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Majid Alabdulla 1 Article
Maternal vaccine hesitancy towards COVID-19 immunisation of children in Qatar: a population-based cross-sectional study
Shuja Reagu, Suruchi Mohan, Johnny Awwad, Majid Alabdulla
Epidemiol Health. 2022;44:e2022056.   Published online July 6, 2022
DOI: https://doi.org/10.4178/epih.e2022056
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Abstract
OBJECTIVES
This study was conducted in Qatar to explore beliefs and attitudes among mothers towards coronavirus disease 2019 (COVID-19) vaccination for their children and to understand major factors influencing vaccine hesitancy among these mothers.
METHODS
A population-based, online cross-sectional survey was conducted between 15 October and 15 November 2020. A composite questionnaire incorporating a validated vaccine hesitancy tool was developed and administered in both English and Arabic. Approval was obtained from the local ethics committee. Participation was voluntary and offered to all adult residents of Qatar through an online link available on social media platforms and local news portals. Only adult respondents who self-identified as mothers were included in the present study. No personal identifying data were collected.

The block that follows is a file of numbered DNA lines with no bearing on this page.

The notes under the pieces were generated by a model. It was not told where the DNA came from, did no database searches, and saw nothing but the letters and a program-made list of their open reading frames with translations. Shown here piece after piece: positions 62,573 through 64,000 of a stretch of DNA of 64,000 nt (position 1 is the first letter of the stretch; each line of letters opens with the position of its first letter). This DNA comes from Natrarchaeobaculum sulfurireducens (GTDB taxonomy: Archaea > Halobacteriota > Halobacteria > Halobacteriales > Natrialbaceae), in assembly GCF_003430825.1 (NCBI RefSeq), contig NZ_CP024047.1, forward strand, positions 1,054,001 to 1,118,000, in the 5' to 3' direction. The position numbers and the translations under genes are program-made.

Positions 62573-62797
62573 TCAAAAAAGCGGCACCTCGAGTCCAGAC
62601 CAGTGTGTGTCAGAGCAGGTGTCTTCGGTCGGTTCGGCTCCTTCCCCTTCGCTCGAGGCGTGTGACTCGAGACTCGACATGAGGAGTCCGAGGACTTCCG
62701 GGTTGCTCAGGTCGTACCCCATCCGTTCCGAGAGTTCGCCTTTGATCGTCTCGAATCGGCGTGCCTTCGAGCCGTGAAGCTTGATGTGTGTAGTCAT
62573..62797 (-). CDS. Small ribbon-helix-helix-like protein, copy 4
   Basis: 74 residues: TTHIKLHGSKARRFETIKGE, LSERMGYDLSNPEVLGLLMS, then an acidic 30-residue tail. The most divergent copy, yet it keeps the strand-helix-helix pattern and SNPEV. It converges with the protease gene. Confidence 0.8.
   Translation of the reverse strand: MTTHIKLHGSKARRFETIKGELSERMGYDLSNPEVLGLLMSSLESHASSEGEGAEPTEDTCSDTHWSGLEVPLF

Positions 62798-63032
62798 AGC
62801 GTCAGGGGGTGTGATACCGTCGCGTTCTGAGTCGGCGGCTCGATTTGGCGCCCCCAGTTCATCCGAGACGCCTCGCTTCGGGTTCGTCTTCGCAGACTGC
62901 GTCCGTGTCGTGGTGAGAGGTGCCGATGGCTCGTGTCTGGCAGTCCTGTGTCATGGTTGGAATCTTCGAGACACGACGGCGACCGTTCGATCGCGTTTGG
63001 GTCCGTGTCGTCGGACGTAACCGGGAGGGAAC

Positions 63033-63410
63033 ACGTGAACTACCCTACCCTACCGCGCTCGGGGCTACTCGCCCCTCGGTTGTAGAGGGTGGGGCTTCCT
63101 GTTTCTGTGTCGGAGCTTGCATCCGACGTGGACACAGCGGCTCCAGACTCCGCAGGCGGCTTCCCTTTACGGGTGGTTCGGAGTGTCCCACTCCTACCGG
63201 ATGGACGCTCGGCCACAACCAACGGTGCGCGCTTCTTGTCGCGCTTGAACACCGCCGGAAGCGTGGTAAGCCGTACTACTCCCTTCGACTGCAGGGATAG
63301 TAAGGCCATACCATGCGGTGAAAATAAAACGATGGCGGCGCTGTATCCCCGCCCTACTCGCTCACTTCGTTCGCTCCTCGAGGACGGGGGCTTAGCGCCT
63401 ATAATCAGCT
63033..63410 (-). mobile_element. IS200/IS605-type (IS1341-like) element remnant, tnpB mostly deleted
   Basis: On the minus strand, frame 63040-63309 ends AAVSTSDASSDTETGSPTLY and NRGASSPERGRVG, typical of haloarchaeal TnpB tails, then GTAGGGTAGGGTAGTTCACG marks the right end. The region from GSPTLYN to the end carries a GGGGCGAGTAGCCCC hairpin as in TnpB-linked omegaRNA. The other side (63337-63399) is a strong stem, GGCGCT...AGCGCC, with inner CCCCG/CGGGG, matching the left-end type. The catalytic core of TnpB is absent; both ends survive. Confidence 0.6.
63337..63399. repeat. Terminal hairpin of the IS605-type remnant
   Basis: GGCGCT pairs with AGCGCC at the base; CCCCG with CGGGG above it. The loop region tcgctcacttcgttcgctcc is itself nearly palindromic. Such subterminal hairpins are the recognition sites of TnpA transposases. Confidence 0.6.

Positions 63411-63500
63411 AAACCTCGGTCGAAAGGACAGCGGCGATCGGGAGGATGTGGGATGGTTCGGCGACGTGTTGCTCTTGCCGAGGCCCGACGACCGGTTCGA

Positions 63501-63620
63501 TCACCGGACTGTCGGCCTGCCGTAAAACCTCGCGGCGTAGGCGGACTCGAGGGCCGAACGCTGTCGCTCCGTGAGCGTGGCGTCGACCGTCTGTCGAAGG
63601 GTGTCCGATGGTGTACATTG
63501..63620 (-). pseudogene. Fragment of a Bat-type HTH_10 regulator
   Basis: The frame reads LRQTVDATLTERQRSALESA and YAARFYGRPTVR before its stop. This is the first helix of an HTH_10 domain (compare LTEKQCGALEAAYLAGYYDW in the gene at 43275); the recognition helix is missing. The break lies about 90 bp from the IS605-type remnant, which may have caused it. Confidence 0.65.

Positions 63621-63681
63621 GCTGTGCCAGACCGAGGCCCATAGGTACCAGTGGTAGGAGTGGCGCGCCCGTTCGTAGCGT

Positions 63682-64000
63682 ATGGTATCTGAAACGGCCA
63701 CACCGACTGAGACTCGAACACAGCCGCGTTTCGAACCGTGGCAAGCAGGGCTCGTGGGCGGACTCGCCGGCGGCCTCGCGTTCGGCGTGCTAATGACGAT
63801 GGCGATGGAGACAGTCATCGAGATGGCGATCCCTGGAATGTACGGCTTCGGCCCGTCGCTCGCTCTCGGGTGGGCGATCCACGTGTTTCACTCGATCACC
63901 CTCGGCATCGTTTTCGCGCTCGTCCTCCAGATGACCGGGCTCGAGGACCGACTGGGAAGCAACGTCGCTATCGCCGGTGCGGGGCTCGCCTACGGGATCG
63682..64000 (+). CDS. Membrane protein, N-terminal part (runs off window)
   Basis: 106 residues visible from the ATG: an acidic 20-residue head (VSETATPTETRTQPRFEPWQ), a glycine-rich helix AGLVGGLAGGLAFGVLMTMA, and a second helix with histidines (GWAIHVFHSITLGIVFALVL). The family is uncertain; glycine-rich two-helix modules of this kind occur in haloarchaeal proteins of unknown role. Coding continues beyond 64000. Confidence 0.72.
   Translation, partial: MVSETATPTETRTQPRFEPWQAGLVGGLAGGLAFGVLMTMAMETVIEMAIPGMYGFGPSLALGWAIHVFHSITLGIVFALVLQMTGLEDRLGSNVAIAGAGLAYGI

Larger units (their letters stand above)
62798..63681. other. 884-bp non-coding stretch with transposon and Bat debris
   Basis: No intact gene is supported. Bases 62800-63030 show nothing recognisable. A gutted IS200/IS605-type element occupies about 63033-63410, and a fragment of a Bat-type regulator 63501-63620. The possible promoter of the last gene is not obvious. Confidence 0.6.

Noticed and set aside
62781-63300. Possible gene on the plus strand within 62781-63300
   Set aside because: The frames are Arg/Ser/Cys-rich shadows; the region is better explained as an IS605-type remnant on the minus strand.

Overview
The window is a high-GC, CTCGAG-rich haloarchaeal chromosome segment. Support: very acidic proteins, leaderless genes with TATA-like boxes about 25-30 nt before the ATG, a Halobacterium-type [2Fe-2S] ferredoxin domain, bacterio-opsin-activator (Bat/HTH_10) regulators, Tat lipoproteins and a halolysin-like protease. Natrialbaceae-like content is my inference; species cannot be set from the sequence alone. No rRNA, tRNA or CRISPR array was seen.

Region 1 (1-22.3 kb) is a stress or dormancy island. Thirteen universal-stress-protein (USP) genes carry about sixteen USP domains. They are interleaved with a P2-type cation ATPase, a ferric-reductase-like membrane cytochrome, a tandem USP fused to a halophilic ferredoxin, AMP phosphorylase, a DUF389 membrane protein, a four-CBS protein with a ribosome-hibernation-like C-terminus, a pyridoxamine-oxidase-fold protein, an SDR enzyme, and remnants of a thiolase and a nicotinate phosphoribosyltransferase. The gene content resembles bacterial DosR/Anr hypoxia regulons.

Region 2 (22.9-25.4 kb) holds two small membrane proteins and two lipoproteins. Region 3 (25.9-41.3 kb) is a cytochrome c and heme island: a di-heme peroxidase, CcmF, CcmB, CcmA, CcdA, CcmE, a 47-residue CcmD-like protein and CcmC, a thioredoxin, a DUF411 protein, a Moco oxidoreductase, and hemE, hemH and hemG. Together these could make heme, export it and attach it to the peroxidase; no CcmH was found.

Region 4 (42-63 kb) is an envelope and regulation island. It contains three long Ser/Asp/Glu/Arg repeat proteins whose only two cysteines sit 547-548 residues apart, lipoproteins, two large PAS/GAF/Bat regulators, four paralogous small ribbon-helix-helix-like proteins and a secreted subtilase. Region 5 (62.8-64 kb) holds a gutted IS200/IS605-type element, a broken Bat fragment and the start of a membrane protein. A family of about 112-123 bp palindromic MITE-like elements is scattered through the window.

RESULTS
Of the mothers surveyed, 29.4% exhibited COVID-19 vaccine hesitancy regarding their children. This exceeded these mothers’ rate of personal vaccine hesitancy (27.5%). Hesitancy rates varied significantly with ethnicity, with the highest among Qatari mothers (51.3%). Intention to vaccinate children did not differ significantly between mothers who accepted the vaccine for themselves and those who did not. Overall, the main reported concerns related to long-term vaccine safety. To a significant extent, mothers relied most on self-directed research on vaccine safety for decision-making.
CONCLUSIONS
The rate of maternal COVID-19 vaccine hesitancy exceeded both those mothers’ rate of personal vaccine hesitancy and the hesitancy rate in the general population. The intention to vaccinate children was independent of maternal vaccination history. Factors influencing maternal vaccine hesitancy differ from those influencing personal hesitancy and require an informed public health response.
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Epidemiol Health : Epidemiology and Health